To understand the spreading outrage in B.C. over the Liberals’ revisionist “bonus” scheme for senior bureaucrats at Community Living B.C. (CLBC), a quick visit to the government press release archives is in order.
On Oct. 21, 2011 Social Development minister Stephanie Cadieux issued a release in which she claimed the CLBC board had “agreed to end the variable pay compensation system which provides incentive plan performance bonuses.”
“In a people-first organization like CLBC, an incentive plan performance based on targets and measures is, quite simply, not appropriate,” added communications director Susan Mader on behalf of the minister.
You will recall Cadieux had replaced cabinet colleague Harry Bloy who was fired for dithering incompetence. The new minister was generously applauded for clamping down on a Crown agency that had been having a field day closing scores of group homes and cutting services to people with developmental disabilities.
Now Cadieux says the bonuses are simply being rolled into executives’ base pay. She also says she never promised to reduce the money managers receive, only to do away with the incentive-pay structure. She says the bonuses were actually a salary hold back and that government could not legally claw it back.
This is a triumph of semantics over reality. We all know government can do anything it bloody well pleases.
NDP MLA Nicholas Simons (Powell River-Sunshine Coast) speaks for thousands of fair-minded bystanders when he says “it was wrong for the Liberals to tell the public they were getting rid of executive bonuses, when all along they planned to roll them into salaries.”
The critic for CLBC says: “The bonus program remained in place to the end of the fiscal year with the bonuses set to be paid out next month. Going forward, executives will have what used to be their ‘incentive pay’ rolled into their base salaries, guaranteeing them a raise regardless of their performance and despite the ongoing problems at the organization.”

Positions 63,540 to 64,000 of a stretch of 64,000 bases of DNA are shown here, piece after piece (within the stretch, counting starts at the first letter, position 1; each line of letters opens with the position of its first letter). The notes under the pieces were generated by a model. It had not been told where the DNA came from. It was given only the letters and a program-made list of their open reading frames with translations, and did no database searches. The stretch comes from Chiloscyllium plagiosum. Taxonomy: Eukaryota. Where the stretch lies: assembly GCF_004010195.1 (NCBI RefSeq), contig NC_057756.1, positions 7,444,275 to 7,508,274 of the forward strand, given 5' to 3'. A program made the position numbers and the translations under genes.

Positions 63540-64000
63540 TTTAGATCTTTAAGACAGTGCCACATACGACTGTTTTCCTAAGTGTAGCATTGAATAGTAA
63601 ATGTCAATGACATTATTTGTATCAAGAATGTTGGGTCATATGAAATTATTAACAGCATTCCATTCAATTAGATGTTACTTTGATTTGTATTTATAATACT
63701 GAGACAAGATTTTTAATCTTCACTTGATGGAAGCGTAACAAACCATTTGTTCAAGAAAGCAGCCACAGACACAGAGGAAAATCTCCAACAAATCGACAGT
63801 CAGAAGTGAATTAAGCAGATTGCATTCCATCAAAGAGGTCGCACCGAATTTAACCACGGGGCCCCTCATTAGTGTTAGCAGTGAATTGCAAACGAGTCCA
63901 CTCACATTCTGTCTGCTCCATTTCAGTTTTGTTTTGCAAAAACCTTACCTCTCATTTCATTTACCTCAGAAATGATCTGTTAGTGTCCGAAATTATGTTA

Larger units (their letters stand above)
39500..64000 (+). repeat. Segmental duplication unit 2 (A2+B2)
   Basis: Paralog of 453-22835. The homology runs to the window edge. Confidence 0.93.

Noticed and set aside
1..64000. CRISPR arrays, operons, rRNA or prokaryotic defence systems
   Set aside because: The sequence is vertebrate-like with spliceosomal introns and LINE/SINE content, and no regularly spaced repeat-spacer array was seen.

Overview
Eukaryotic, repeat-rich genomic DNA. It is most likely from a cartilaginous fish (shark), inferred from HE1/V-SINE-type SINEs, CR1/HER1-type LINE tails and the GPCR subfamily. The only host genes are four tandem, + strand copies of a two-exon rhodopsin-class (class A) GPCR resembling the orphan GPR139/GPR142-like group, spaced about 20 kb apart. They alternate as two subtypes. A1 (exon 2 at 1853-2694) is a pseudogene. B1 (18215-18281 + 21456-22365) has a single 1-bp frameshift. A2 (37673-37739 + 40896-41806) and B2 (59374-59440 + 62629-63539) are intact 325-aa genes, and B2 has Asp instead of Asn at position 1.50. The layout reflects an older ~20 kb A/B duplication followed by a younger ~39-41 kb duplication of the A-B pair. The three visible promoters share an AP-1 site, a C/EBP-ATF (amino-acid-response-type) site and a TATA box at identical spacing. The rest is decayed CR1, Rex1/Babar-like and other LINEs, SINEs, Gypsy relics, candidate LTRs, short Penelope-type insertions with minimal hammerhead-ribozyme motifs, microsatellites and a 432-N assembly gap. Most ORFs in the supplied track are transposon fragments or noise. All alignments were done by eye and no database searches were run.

Simons reminds us the Liberals also committed last fall to expand the mandate of the Representative for Children and Youth to give that office the power to advocate for young adults transitioning from the Ministry of Children and Family Development to CLBC. That has not happened.
On an issue with such explosive optics one might reasonably expect the premier to show some leadership. Instead, Christy Clark has opted to play the blame game. Yes folks, this is all the NDP’s fault.
“I think the Opposition should probably take a fair amount of responsibility for having tried to mislead people about what was really happening,” Clark says.
“I think the way that critics are describing this is absolutely just semantics,” she says. “When the critics say that this is a raise, it just absolutely is not true. The base pay for those executives is the same. It hasn’t changed.”
Canadian Taxpayers’ Federation B.C. director Jordan Bateman has nailed it: “I think it’s a poke in the eye for taxpayers. We were led to believe last fall that the bonus structure was gone. I think most taxpayers thought that meant that money was going to go back into front-line CLBC services where it belongs. Now we find out that nothing’s changed, just the way the executives get this money has been altered.”
It is hard not to be cynical and angry as this crew continues to make a mockery of “families first.” M